Well, I bought this TV 2 weeks ago and I have calibrated it by eye, and following some recommendations on this same forum...

However it wont be calibrated until my WOW blu ray arrives.

I will try to keep on using NORMAL for games, and Warm for netflix + TV, it makes sense, since games are not developed in "cinema calibrated hdtvs"
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post #26 of 55 Old 01-15-2013, 08:22 AM - Thread Starter
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Originally Posted by Leo-Tyrant View Post

Well, I bought this TV 2 weeks ago and I have calibrated it by eye, and following some recoendations on this same forum...

However it wont be calibrated until my WOW blu ray arrives.

I will tyr to keep on using NORMAL for games, and Warm for netflix + tv, it makes sense, games are more like "developed using monitors instead of tvs".

Ok, wonderfull. games are better using FULL RGB than LIMITED, WARM it's very near to the developer wants to show in WII U (because it's a little warm). But remember for movie WARM 2 or nearest to get near D65. Anyway, i think taht there are no solution for blue like blue-purple, don't you?

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post #27 of 55 Old 01-15-2013, 08:52 AM
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Yeah, I think we wont be able to fix that blue hue, no matter how we calibrate our TV's.

I do remember I set up something to LIMITED in my PS3 (following this forum recommendation), should I switch it back to full? I don't remember the setting though.
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post #28 of 55 Old 01-16-2013, 01:24 AM - Thread Starter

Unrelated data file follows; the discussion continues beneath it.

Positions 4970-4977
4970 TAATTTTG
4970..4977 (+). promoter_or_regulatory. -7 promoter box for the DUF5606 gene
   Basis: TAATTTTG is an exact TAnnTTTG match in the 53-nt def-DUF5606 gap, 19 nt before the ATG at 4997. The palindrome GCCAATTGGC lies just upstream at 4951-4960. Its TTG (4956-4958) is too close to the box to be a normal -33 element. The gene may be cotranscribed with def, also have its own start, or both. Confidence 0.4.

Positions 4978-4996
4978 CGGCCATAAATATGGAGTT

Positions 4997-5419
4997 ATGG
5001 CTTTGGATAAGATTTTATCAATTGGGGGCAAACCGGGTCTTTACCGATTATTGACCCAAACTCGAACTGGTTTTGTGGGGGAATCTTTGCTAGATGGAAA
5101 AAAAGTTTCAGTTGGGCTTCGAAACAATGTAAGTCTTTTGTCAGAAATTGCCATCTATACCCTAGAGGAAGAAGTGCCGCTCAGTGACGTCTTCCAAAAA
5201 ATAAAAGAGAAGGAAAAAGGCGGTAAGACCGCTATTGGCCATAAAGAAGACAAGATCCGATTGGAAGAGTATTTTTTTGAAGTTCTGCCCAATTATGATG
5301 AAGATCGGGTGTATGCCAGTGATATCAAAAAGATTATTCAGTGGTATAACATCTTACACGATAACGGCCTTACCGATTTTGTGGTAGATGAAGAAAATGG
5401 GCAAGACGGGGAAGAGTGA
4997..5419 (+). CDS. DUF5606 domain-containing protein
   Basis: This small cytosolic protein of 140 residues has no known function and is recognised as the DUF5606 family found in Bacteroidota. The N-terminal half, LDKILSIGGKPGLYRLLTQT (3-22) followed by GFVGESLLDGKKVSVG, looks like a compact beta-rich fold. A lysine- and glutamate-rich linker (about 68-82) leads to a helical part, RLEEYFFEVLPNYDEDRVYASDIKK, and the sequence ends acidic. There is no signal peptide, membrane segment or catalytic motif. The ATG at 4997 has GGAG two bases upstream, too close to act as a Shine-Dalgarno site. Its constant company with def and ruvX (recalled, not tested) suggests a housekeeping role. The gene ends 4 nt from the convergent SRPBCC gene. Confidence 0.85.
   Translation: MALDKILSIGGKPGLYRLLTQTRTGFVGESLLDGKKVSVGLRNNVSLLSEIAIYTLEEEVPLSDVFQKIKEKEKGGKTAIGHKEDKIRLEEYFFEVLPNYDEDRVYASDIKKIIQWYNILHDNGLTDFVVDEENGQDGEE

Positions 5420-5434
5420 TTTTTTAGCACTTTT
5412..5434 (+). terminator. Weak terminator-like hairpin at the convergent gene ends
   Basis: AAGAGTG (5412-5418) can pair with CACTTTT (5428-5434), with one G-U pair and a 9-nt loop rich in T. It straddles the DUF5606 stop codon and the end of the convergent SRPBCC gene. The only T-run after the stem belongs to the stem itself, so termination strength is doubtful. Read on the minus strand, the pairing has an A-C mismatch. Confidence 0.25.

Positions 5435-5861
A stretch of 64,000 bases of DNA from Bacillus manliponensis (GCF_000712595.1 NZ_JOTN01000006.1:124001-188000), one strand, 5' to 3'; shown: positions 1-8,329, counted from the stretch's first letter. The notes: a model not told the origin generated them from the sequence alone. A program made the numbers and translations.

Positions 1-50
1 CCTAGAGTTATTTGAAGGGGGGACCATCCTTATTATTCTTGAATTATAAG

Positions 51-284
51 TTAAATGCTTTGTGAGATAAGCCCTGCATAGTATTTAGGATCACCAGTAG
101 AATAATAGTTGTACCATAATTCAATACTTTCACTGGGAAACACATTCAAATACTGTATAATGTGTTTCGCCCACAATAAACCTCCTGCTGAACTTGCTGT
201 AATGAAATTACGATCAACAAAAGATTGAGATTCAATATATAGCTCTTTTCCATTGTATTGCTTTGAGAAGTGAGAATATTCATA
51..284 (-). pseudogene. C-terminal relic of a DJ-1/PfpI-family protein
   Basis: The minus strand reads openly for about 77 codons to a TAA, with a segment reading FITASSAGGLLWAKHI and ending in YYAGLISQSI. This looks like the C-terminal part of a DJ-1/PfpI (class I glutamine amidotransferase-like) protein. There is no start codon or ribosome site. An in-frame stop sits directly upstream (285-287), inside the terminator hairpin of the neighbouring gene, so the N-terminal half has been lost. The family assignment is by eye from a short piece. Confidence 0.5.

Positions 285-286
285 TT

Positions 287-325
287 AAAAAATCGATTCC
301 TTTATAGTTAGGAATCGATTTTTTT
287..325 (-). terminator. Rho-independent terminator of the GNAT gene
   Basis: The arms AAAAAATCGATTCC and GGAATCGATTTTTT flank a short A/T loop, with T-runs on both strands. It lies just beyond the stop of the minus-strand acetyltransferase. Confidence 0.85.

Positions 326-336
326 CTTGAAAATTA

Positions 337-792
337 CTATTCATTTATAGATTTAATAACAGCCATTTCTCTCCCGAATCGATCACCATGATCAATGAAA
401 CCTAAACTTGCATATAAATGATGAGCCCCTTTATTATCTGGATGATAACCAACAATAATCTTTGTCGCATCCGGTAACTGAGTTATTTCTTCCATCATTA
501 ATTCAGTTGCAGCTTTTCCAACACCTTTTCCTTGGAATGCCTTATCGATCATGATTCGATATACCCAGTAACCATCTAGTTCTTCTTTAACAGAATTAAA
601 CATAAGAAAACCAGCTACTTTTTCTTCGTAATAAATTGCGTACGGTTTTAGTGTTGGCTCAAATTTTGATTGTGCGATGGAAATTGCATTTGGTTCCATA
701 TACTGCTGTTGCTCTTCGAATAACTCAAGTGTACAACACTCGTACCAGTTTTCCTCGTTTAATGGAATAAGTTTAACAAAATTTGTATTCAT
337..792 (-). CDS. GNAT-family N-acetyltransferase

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Quote:
Originally Posted by Leo-Tyrant View Post

Yeah, I think we wont be able to fix that blue hue, no matter how we calibrate our TV's.

I do remember I set up something to LIMITED in my PS3 (following this forum recommendation), should I switch it back to full? I don't remember the setting though.

yes, i think that this blue-purple can't be fixed...

I'll make you a little "summary" about limited and full:


RGB: Use it for videogames and PC:

a) if the source send 0-255 --> FULL RGB --> IN TV you must use NORMAL
b) if the source send 16-235 --> LIMITED RGB --> IN TV must use LOW

FOR WII U --> actually it's fixed to LIMITED RGB, so use LOW.
FOR PS3 --> use that you prefer, but always if you set FULL RGB in PS3 use NORMAL in your TV and if you set LIMITED RGB use LOW in your TV.

MOVIES: settings to view movies:

- YCBCR in the source (there you don't have to set low or normal, that's only in RGB) and if it's possible in the receiver (my bluray for example it's set to YCBCR and my TV automatically receive it).

FOR PS3 --> Set YCBCR for movies, recommended MOVIE MODE in the TV.
FOR WII U --> it's set to limited RGB that value it's closest to YCBCR specs. so you don't need to set nothing (actually there isn't nothing to change between rgb or ycbcr in that console).

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post #29 of 55 Old 01-16-2013, 08:11 AM
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Thanks for the explanation Connector.

So I basically don't touch anything on the Wii U and use Full RGB on the PS3?
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post #30 of 55 Old 01-16-2013, 09:52 AM - Thread Starter
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Originally Posted by Leo-Tyrant View Post

Thanks for the explanation Connector.

So I basically don't touch anything on the Wii U and use Full RGB on the PS3?

More or less:

In WII U --> RGB Limited.

In PS3 --> the option that you prefer or FULL or LIMITED but your tv MUST be for FULL-"normal" and for LIMITED -"low". I prefer FULL RGB for videogames (they have developed with those values between 0-255), but it's a preference not a "must". For Movies in System Settings set the bluray to output the video with YCBCR and set your TV to MOVIE MODE to view correctly 16-235 and the more "closest" to D65. And use a good callibration disk like AVS709 to get a good basic "callibration" for movies.